MPs have requested a review into why the UK sent £71m in aid to China in a single year, despite the country having an economy five times the size of the UK’s.
Figures on British aid to China were “buried” in the Department for International Development’s (DfID) annual report, which was “quietly put out this week as MPs go on their summer holiday”, the Daily Mail says.
Why does Britain send aid money to China?
China became the world’s second largest economy in 2010, making the idea that Britain – with the world’s fifth largest economy – should send it aid money seem counterintuitive.
However, DfID formally closed its old Chinese aid programme in March 2011, replacing it with a development policy based on “shared global development objectives, global public goods and poverty reduction,” the department says on its website.
In practice, this means that the UK now spends money in China to help develop education, support human rights, combat illegal wildlife trade and promote green energy projects.
DfID says that it has made forging alliances with the “emerging powers” a “foreign and international development policy priority”, and that China, “by far the largest and fastest-growing emerging economy, is at the forefront of this effort”.
Many of the programmes DfID supports in China are also intended to be two-way exchanges, including projects to improve food security in low-income countries, help increase resilience to disasters in Asia and build trade relationships with countries across Africa.
Why do MPs want a review?
Former Conservative leader Iain Duncan Smith yesterday questioned why the UK was sending money to a country which was “breaking every rule in the book”. He described the aid spending as “utter madness” and demanded an urgent review into London’s relationship with Beijing.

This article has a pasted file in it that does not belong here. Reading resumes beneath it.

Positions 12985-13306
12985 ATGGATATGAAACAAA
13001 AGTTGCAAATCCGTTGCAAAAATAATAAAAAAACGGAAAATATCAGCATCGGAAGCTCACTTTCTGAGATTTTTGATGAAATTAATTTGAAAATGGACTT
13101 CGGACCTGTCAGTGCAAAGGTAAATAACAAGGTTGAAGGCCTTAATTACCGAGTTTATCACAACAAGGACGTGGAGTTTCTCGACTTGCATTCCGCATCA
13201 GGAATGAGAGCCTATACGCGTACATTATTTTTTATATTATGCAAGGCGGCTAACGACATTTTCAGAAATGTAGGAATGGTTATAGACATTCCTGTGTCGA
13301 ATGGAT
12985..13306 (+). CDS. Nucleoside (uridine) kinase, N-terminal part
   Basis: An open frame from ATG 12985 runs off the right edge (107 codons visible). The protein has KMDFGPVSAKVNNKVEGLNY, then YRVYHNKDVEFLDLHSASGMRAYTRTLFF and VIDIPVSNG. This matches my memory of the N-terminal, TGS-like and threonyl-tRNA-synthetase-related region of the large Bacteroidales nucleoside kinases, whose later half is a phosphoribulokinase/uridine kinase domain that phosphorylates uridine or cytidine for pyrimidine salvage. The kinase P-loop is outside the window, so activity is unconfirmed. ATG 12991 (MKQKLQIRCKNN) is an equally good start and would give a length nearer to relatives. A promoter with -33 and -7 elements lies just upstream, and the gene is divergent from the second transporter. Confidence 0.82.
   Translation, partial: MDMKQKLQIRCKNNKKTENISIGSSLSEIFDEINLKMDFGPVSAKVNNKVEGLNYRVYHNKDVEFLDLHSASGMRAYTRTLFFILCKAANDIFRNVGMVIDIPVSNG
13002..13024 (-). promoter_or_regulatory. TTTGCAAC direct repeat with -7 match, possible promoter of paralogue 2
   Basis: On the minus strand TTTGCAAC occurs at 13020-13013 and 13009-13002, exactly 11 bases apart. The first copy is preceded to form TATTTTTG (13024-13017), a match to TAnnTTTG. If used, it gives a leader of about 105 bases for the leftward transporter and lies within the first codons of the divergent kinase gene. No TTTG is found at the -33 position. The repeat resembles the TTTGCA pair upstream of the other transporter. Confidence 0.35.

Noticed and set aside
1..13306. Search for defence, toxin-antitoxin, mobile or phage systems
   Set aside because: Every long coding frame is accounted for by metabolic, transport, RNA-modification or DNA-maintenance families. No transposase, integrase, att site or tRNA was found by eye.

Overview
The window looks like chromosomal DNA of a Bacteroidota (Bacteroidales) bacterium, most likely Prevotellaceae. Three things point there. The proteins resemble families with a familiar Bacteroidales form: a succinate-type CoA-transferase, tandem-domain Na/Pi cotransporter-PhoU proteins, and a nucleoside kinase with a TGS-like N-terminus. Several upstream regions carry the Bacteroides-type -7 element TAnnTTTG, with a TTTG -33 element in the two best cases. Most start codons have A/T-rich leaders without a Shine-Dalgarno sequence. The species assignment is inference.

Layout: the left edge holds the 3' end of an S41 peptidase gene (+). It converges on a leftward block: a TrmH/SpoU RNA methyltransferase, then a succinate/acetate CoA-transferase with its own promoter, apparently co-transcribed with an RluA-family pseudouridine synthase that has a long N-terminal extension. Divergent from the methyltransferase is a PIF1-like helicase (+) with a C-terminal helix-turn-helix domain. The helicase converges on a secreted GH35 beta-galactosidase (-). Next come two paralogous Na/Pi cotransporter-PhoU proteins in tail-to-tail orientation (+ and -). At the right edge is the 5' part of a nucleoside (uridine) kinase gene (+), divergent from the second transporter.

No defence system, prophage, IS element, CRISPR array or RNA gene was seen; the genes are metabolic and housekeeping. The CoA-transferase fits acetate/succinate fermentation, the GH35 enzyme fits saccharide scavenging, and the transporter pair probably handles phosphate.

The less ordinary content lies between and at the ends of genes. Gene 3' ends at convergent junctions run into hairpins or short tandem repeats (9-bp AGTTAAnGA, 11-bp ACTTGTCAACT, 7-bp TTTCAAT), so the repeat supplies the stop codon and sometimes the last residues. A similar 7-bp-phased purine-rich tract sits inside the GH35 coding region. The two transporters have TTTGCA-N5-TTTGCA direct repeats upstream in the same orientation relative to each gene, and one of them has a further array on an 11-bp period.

“China is the second-largest economy in the world, and it is winning business all over the world by undercutting firms in the West,” he added.
“This makes it all the more urgent that we have a strategic review of the entirety of our relationship with and our dependency on China, including this sort of nonsense spending on aid.”
Responding to the criticism, the government defended its aid programme by saying that the UK offers “expertise and skills on shared challenges like climate change and health security”.
“Where there is mutual benefit, we invest money which supports UK interests and creates opportunities for UK business,” a spokesperson added.
Will the UK’s aid spend be decreased?
Britain is planning to cut its global aid budget by £2.9bn this year due to the economic damage of the coronavirus crisis, the government announced yesterday.
However, Foreign Secretary Dominic Raab insists the UK still intends to honour its commitment to spend 0.7% of gross national income on international development.
Still, government sources told the Daily Mirror that a “line by line” review of aid projects has been carried out with the “40 most vulnerable countries” prioritised for assistance. Consequently, the “axe would fall” on China, the Daily Mail reports.
Labour MP Sarah Champion, chair of the Commons International Development Committee, criticised the decision to announce cuts just before the summer break.
“If it is with immediate effect, do the projects know or will they find out via the media?” she wrote. “Is there an overarching strategy in place? Clearly there has been no consultation, but to release this news literally as parliament rises so there can be no scrutiny by MPs is poor practice.”